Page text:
Guardado v. Perez et al

Filing 85

ORDER by Judge Claudia Wilken granting 72 79 PETITIONERS APPLICATION FOR ORDER ENFORCING WRIT OF HABEAS CORPUS (scc, COURT STAFF) (Filed on 1/22/2009)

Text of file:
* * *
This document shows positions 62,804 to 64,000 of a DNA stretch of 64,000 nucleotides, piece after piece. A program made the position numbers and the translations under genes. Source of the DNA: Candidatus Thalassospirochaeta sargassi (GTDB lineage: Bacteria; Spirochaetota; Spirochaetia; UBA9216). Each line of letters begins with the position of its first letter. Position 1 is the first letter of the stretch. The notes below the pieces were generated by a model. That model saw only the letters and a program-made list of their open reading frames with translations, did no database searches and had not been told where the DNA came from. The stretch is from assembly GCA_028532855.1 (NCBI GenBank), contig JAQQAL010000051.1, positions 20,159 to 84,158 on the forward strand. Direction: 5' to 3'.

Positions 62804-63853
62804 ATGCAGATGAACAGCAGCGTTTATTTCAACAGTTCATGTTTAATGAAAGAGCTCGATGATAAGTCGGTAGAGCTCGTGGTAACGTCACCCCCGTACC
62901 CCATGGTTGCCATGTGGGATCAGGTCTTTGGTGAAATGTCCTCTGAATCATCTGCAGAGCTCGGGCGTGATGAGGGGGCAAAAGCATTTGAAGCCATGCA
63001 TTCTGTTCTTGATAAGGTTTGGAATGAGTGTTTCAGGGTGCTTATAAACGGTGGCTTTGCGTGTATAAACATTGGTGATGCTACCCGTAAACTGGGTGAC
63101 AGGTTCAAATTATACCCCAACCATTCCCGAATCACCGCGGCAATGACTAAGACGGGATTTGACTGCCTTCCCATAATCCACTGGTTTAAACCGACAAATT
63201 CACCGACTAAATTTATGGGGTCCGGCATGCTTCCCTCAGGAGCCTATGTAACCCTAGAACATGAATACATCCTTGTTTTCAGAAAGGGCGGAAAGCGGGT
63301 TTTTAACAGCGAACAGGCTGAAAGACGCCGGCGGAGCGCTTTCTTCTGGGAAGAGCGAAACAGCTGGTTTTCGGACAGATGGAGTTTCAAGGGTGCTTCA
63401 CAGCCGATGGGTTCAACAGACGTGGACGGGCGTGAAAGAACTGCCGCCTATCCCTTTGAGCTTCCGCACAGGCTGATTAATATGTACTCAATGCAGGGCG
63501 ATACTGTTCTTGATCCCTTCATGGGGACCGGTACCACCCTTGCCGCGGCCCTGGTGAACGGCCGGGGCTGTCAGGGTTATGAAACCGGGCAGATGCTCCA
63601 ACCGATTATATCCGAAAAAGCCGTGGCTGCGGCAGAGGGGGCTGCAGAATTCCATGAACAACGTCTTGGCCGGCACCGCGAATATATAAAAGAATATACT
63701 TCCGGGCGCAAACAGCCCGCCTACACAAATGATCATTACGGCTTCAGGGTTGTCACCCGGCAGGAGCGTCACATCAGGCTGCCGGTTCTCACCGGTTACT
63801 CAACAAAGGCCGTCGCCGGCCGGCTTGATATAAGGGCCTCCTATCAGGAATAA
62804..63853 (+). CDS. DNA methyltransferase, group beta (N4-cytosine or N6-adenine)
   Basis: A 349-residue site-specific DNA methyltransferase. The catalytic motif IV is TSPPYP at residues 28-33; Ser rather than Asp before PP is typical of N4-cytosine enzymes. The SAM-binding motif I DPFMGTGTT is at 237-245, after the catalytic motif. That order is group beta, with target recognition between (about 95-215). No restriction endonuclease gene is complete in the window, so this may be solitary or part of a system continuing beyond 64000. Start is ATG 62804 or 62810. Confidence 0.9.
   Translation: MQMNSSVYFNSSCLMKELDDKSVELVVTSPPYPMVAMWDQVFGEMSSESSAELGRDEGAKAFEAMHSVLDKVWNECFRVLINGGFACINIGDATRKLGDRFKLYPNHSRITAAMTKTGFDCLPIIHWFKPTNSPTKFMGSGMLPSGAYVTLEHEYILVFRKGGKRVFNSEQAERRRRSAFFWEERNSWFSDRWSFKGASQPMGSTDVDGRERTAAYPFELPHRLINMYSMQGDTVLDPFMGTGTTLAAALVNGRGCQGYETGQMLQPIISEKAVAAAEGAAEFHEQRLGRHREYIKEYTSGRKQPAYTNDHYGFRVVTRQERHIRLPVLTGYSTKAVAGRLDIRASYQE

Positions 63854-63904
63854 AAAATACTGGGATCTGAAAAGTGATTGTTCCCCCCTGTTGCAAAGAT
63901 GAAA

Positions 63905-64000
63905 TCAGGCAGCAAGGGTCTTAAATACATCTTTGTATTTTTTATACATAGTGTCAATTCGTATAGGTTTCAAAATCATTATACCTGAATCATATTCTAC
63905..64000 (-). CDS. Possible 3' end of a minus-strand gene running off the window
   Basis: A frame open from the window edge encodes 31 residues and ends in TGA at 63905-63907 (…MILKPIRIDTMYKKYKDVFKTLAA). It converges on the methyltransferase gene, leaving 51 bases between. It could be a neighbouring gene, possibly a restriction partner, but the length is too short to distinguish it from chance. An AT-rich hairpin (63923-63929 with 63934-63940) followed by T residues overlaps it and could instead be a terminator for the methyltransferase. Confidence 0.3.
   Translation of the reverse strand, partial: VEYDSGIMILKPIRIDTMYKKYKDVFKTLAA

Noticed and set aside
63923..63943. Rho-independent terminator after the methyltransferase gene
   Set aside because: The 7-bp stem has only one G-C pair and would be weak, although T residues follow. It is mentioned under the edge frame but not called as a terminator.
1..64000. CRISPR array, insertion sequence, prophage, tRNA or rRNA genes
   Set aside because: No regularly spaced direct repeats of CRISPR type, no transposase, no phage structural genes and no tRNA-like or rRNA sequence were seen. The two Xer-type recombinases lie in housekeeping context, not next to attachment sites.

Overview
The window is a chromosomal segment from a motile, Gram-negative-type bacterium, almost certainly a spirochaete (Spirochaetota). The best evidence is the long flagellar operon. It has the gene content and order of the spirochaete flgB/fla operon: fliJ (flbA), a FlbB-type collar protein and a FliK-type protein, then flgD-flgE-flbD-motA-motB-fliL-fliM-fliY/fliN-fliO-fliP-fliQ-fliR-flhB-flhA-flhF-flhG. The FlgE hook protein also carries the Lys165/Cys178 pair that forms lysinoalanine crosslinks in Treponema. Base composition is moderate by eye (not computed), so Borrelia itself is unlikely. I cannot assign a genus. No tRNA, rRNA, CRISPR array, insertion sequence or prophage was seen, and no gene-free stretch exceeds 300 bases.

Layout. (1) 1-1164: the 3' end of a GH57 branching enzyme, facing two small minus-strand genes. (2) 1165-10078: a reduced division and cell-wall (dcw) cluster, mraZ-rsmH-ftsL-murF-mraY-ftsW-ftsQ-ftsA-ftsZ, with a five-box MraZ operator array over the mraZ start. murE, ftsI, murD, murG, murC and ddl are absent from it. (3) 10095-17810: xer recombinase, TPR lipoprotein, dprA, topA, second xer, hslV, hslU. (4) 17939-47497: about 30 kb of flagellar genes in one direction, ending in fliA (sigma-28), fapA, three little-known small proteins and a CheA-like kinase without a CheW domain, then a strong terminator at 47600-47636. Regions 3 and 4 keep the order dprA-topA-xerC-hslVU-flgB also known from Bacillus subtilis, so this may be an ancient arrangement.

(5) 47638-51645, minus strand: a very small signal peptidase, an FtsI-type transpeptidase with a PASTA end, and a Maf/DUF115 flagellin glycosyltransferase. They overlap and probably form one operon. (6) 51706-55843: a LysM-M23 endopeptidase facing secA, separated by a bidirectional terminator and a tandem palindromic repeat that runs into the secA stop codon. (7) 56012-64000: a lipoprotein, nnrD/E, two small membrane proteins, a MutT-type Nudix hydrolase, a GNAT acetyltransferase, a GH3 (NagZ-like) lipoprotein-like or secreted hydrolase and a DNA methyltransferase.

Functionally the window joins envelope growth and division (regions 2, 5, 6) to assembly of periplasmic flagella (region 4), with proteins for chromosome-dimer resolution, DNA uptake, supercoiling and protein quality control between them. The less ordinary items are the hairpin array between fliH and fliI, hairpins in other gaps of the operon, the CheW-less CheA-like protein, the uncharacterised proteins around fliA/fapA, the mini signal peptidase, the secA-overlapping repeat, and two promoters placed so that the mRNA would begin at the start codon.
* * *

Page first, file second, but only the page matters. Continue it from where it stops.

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1 2 3 4 5 6 7 8 9 10 United States District Court For the Northern District of California 11 12 13 14 15 16 17 18 19 20 21 22 23 24 25 26 27 28 I. April 9, 2008 Order Petitioner filed three separate federal habeas corpus petitions challenging the 2002, 2003, 2004 denials of parole by the Petitioner Paul Albert Guardado applies for an order enforcing the Court's April 9, 2008 Order granting his petition for a writ of habeas corpus. Respondents have opposed the application. The v. MARGARITA PEREZ et al., Respondents. / PAUL ALBERT GUARDADO, Petitioner, No. C 05-00194 CW ORDER GRANTING PETITIONER'S APPLICATION FOR ORDER ENFORCING WRIT OF HABEAS CORPUS FOR THE NORTHERN DISTRICT OF CALIFORNIA IN THE UNITED STATES DISTRICT COURT Court took the matter under submission. Having considered all of the papers filed by the parties, the Court grants the application and remands to the Board to submit its decision, along with this Court's opinions, for review by the Governor. BACKGROUND 1 2 3 4 5 6 7 8 9 10 United States District Court For the Northern District of California 11 12 13 14 15 16 17 18 19 20 21 22 23 24 25 26 27 28 Board of Prison Terms1 (Board). On March 8, 2006, the three On May 15, 2007, the petitions were consolidated into this case. Court consolidated into this case Petitioner's fourth habeas corpus petition challenging the Board's 2006 decision. On April 9, 2008, this Court issued an Order Granting Petition for Writ of Habeas Corpus. In the April 9 Order, the Court stated the following. The Board explained that it based its denial primarily on the commitment offense. It is undeniable that the offense was heinous, atrocious and cruel, demonstrating a callous disregard for human suffering. These facts will never change. However, the Ninth Circuit has held that continuous reliance over time on static factors such as the commitment offense could violate due process. (Citations omitted). . . Petitioner has served more than his minimum sentence and has been denied parole by the Board five times. The question is whether it is reasonable to find after almost thirty years that the facts of the offense constitute some evidence that Petitioner would be a danger to society if released. April 9, 2008 Order at 12. The Court addressed the evidence that weighed against a finding that Petitioner was currently dangerous and noted that his 1999 and 2004 psychological reports concluded that his violence potential if released in the community was not more than the average citizen and that his prognosis for successful community living was good. Id. at 13. One of the most compelling factors supporting a finding that Petitioner is not a danger to public safety is the fact that he had lived in the community for ten years before being charged with the commitment offense and during that time was not convicted of any violent crime. Id. at 18. Also, Petitioner has no juvenile record, a relatively minor record of convictions, and a stable social history. 1 He has expressed sincere The Board of Prison Terms is now the Board of Parole Hearings. Cal. Penal Code 5075(a). 2 1 2 3 4 5 6 7 8 9 10 United States District Court For the Northern District of California 11 12 13 14 15 16 17 18 19 20 21 22 23 24 25 26 27 28 remorse. During his incarceration he has made educational achievements that have given him marketable skills and has been involved in rehabilitation programs and charitable work which indicate he has an enhanced ability to function within the law upon release. release. Id. at 16. Id. Furthermore, he has made realistic plans for The Court also noted that none of the factors tending to indicate a prisoner's unsuitability for parole were present in Petitioner's case. factors). In the Order, the Court noted that the only factor other than the commitment offense relied on by the Board was what it called his "lack of insight" and "lack of remorse." Id. at 13. The Court Id. at 17 (listing unsuitability pointed out that under California Penal Code 5011(b), the Board may not require an inmate to admit guilt to any crime for which the inmate was committed, and that the Board had improperly equated Petitioner's denial that he was the shooter with a lack of insight. Id. at 13-14. The Court concluded that the Board was incorrect in its statement that Petitioner did not demonstrate any remorse whatsoever, noting that the record showed that Petitioner had expressed remorse for the crime and sorrow for the victim and his family. Id. at 15. The Court also concluded that the state court opinion affirming the Board's decision had misstated the "some evidence" test and, thus, its finding that Petitioner's due process rights had not been violated was contrary to and involved an unreasonable application of Supreme Court authority. Id. at 18-19. The Court remanded to the Board to hold a new hearing and to re-evaluate Petitioner's suitability for parole in accordance with the Court's 3 1 2 3 4 5 6 7 8 9 10 United States District Court For the Northern District of California 11 12 13 14 15 16 17 18 19 20 21 22 23 24 25 26 27 28 order. Id. at 19. II. The Board's August 12, 2008 Decision On June 4, 2008, the Board began a hearing on Petitioner's suitability for parole and continued it to August 12, 2008, when it issued its decision. The Board again found Petitioner "not yet suitable for parole" and that Petitioner "would pose an unreasonable risk or danger to society or a threat to public safety if released from prison." August 12, 2008 Decision at 60. The Board gave the following reasons for its decision: "the commitment offense was carried out in an especially cruel and callous manner," id. at 60, the motive for the offense was trivial, id. at 62, and an April 29, 2008 psychological report by Dr. Richard Starrett was not totally supportive of release, id. at 64. However, the Board gave the greatest weight to its finding that Petitioner had only recently gained insight into his responsibility for the commitment offense. Id. at 60:19-20, 62:5-63-7, 65:8-24. DISCUSSION Respondents oppose Petitioner's motion on several grounds: (1) the Board complied with the Court's April 9, 2008 Order by holding a parole suitability hearing for Petitioner within sixty days from the date of the Order; (2) before this Court may review the Board's August 12, 2008 decision, Petitioner's claims must be presented to the state's highest court to exhaust his state remedies; and (3) the Board's decision was substantively in compliance with the April 9, 2008 Order. I. Holding a Hearing The Court did not merely instruct the Board to hold a hearing within sixty days; it instructed the Board to hold a hearing in 4 1 2 3 4 5 6 7 8 9 10 United States District Court For the Northern District of California 11 12 13 14 15 16 17 18 19 20 21 22 23 24 25 26 27 28 accordance with the Court's order. The fact that the Board held a hearing within sixty days of the Order is insufficient, by itself, to demonstrate that it complied with the findings in the Order. Therefore, this ground for denying Petitioner's motion is rejected. II. Exhaustion Respondents cite federal authority requiring that state prisoners seeking habeas relief in federal court must first exhaust their remedies in state court by presenting the highest state court a fair opportunity to rule on the merits of each issue they seek to raise in federal court. Respondents argue that Petitioner's application must be denied because he is attempting to circumvent the state courts in bringing this motion directly to this Court. Respondents incorrectly characterize Petitioner's application. Ordinarily, a federal habeas petition requires a federal court to examine a state court opinion to determine if it was contrary to, or involved an unreasonable application of, clearly established federal law or resulted in a decision that was based on an unreasonable determination of the facts in light of the evidence presented in the state court proceeding. See April 9, 2008 Order A at 8 (citing Williams v. Taylor, 529 U.S. 362, 412 (2000)). federal habeas petition directed at the Board's finding of unsuitability for parole is the last step in the habeas procedure after the highest state court has examined the constitutionality of the Board's proceedings. However, Petitioner's application is not a new habeas petition, but is directed at the Board's compliance with this Court's order. Therefore, this ground for denying Petitioner's motion is rejected. 5 1 2 3 4 5 6 7 8 9 10 United States District Court For the Northern District of California 11 12 13 14 15 16 17 18 19 20 21 22 23 24 25 26 27 28 III. Substantive Compliance with Court Order Respondents argue that even if this Court reviews the substance of the Board's decision for compliance with the April 9, 2008 Order, it must find that the Board complied. The Court finds that the Board failed to re-evaluate Petitioner's suitability for parole in accordance with its order. The recitation by the Board of factors present before or at the time of the commitment offense are repetitive of the reasons the Board gave at the 2006 hearing, which the Court found were improper grounds for finding parole unsuitability because, under the circumstances here, the Board's continued reliance over time on static factors such as the commitment offense violated Petitioner's due process rights. April 9, 2008 Order at 12 (citing Irons v. Carey, 505 F.3d 846, 851 (9th Cir. 2007); Sass v. California Bd. of Prison Terms, 461 F.3d 1123, 1129 (9th Cir. 2006); and Biggs v. Terhune, 334 F.3d 910, 916-17 (9th Cir. 2003)). The Court stated, "In light of Petitioner's entire record . . . his commitment offense, which occurred twenty-nine years ago, no longer constitutes `some evidence' that his release will pose an imminent danger to public safety." Id. at 18. Thus, the Board may no longer rely on static factors such as the commitment offense, the trivial motivation for the offense, or Petitioner's participation in street gangs when he was a teenager. 12, 2008 Hearing at 61, 63. See Transcript of August These factors do not constitute some evidence of Petitioner's danger to public safety.2 The Board also listed the fact that Petitioner had an unstable social history. See Transcript of August 12, 2008 Hearing (continued...) 6 2 1 2 3 4 5 6 7 8 9 10 United States District Court For the Northern District of California 11 12 13 14 15 16 17 18 19 20 21 22 23 24 25 26 27 28 The new finding that the Board relied on in its August 12, 2008 decision was that Petitioner had, only for the first time at the August 12, 2008 hearing, "accepted the responsibility . . . for your participation in chasing the victim, for your participation in surrounding the victim, for your participation in preventing the victim's escape and for your participation and lack of assistance in helping the victim or the fact that you chose not to alert the police and also for the fact that you chose to remain a fugitive from justice for a substantial period of time." Decision at 62. However, Petitioner had accepted responsibility for the commitment offense at least as early as 2004, as evidenced by his December 15, 2004 letter to the Board, in which he stated, "I was a culpable part of a gathering that spawned deadly violence and I am therefore guilty of his death . . . I chose to remain part of a group of law breakers . . . My failure to act was part of a chain of causation that ended in Steven's tragic, senseless death . . . If I had left and called the police the group would have disbanded and Mr. Buus would be alive today. Letter at 1-2. In the 2004 letter, Petitioner also provided an insightful explanation as why he had been previously reluctant to take responsibility for the crime: In order to deal with the guilt I allowed myself for a very long time, even up to these last months in prison, to take false comfort in the fact that I was not one of (...continued) at 63. However, in the April 9, 2008 Order at 16, the Court noted that the Board's past findings in this regard had been inconsistent and found that Petitioner had a stable social history. 7 2 August 12, 2008 I am responsible . . ." 2004 1 2 3 4 5 6 7 8 9 10 United States District Court For the Northern District of California 11 12 13 14 15 16 17 18 19 20 21 22 23 24 25 26 27 28 the triggermen . . . [but] the fact that I was not an active participant or encourager does not really make the difference that I tried to tell myself that it did. . . . I am therefore guilty of his death and remorseful for contributing my presence. 2004 Letter at 1. Further, at the May 25, 2006 hearing, two years prior to the August 12, 2008 hearing, Petitioner had testified that he joined in the chase of the victim and admitted that chasing the victim was wrong. Transcript of May 25, 2006 Hearing at 60. He had also testified that he was standing in the ring of people that prevented the victim from escaping and admitted that doing so was wrong. at 63. Id. At the August 12, 2008 hearing at issue here, Petitioner similarly stated that he chased after the victim, that he was in a group of people that surrounded him, that he was part of the circle of people that prevented him from escaping, that he did nothing to stop the killing and that he was morally and legally responsible for the victim's death. 30-31. Transcript of August 12, 2008 Hearing at Any differences between Petitioner's statements at the August 12, 2008 hearing and his earlier statements at the May 25, 2006 hearing are insignificant and the result of semantic parsing of words. At the August 12, 2008 hearing, the Board cited May 10, 1999 and November 22, 2004 psychological reports for the finding that Petitioner had "denied participation either in the beating or the death of the victim." Id. at 62-63. However, these evaluations also concluded that Petitioner's then-current level of insight and judgment regarding the commitment offense were good and supported a positive prediction of successful adaptation to community living with a violence potential of no more than the average citizen. 8 See 1 2 3 4 5 6 7 8 9 10 United States District Court For the Northern District of California 11 12 13 14 15 16 17 18 19 20 21 22 23 24 25 26 27 28 Washburn Dec. (Docket # 36), Ex. B-1, 1999 Psychological Evaluation at 4-5; Ex. D-1, 2004 Psychological Evaluation at 2-3. Both evaluations indicated that Petitioner felt sincere remorse for his participation in the offense, the death of the victim, and the suffering of the victim's family.3 The Board's continued focus on Petitioner's past denial of participating in the beating and death of the victim fails to demonstrate some evidence that Petitioner is presently a danger to the public safety if released, in light of Petitioner's long-felt remorse and his 2004 and 2006 acceptance of responsibility for causing the victim's death by chasing him, preventing him from escaping and failing to leave and summon help. The Board also cited Dr. Starrett's 2008 opinion that Petitioner's propensity for violence is in the low to moderate range when compared to similar inmates. However, this finding contradicts the findings in the 1999 and 2004 psychological evaluations which indicate Petitioner has a low propensity for violence. That Petitioner was continuously involved in positive programming and education from 2004 to 2008 without any incidents that would indicate a propensity for violence makes it unreasonable to conclude that, during this time, Petitioner's propensity for violence changed for the worse. This conclusion is supported by the July 18, 2008 psychological evaluation by Dr. Melvin Macomber who opined that Dr. Starrett had used inappropriate measures for The Board also relied on Dr. Starrett's April 29, 2008 psychological report which indicated that Petitioner's version of the crime was that he "followed as opposed to chased the victim in the park." However, the Court previously concluded that following the victim and chasing the victim were not necessarily inconsistent. See April 9, 2008 Order at 15. 9 3 1 2 3 4 5 6 7 8 9 10 United States District Court For the Northern District of California 11 12 13 14 15 16 17 18 19 20 21 22 23 24 25 26 27 28 his risk assessment of Petitioner and thus his conclusion was invalid. Washburn Dec. (Docket # 77), Ex. C at 6. Dr. Macomber concluded that Petitioner "does not pose any more risk to society than the average citizen," and that "the results of psychological testing and interviewing indicate that Mr. Guardado is probably one of the least dangerous people the State has." Id. at 12-13. Therefore, the Court concludes that the Board's August 12, 2008 decision again failed to cite some evidence that Petitioner would be a danger to the public safety if released and thus failed to evaluate Petitioner's suitability for parole in accordance with the Court's April 9, 2008 Order. IV. Appropriate Relief Respondents argue that, should the Court determine that Petitioner is entitled to relief, the proper procedure would be to return the case to the executive branch for the Governor to review the Board's decision rather than ordering the Board to set a release date. Respondents argue that to do otherwise would deprive the Governor of his power to review the Board's decision. Petitioner responds that the Governor's review is not necessary because he would be reviewing the same evidence reviewed by this Court. The Governor has the authority to review the Board's grant, denial, revocation, or suspension of the parole of an inmate sentenced to an indeterminate prison term based upon a conviction of murder. Cal. Penal Code 3041.2; Cal. Const. art. V. 8(b). When reviewing the Board's decision, the Governor shall review materials provided by the Board. Const. art. V. 8(b). Cal. Penal Code 3041.2; Cal. The Governor has 150 days to review the 10 1 2 3 4 5 6 7 8 9 10 United States District Court For the Northern District of California 11 12 13 14 15 16 17 18 19 20 21 22 23 24 25 26 27 28 decision to grant parole. 1270, 1272-73 (2008). In re Tokhmanian, 168 Cal. App. 4th The Court concludes that the Governor should have an opportunity to review the Board's finding that Petitioner is not suitable for parole, in light of this Court's opinion that the Board had no evidence upon which to base such a finding. The cases In cited by Petitioner are inapposite to Petitioner's situation. McQuillion v. Duncan, 342 F.3d 1012, 1015 (9th Cir. 2003), the Ninth Circuit addressed a 1994 Board's rescission hearing at which it determined whether in 1979 it had "improvidently granted" a parole date to the petitioner. The court concluded that it was unnecessary to remand to the Board or the Governor because the evidence at the 1994 hearing pertained to the historical question of what the Board had done in 1979. Id. In re Smith, 109 Cal. App. 4th 489, 492 (2003), addressed the Governor's reversal of the Board's decision that the petitioner was suitable for parole. Thus, in Smith, the Governor had already reviewed the Board's decision. Here, the Governor has not reviewed the decision that Petitioner is suitable for parole. Therefore, the case is remanded to the Board to submit its decision to the Governor along with this Court's April 9, 2008 Order Granting Petition For Writ of Habeas Corpus and the instant Order. Respondents shall apprise the Court of the Governor's The Court will continue to retain jurisdiction over this decision. petition. CONCLUSION For the foregoing reasons, the Court GRANTS Petitioner's application to enforce the writ of habeas corpus and retains 11 1 2 3 4 5 6 7 8 9 10 United States District Court For the Northern District of California 11 12 13 14 15 16 17 18 19 20 21 22 23 24 25 26 27 28 jurisdiction over this petition until the Governor completes his review. IT IS SO ORDERED. Dated: 1/22/09 CLAUDIA WILKEN United States District Judge 12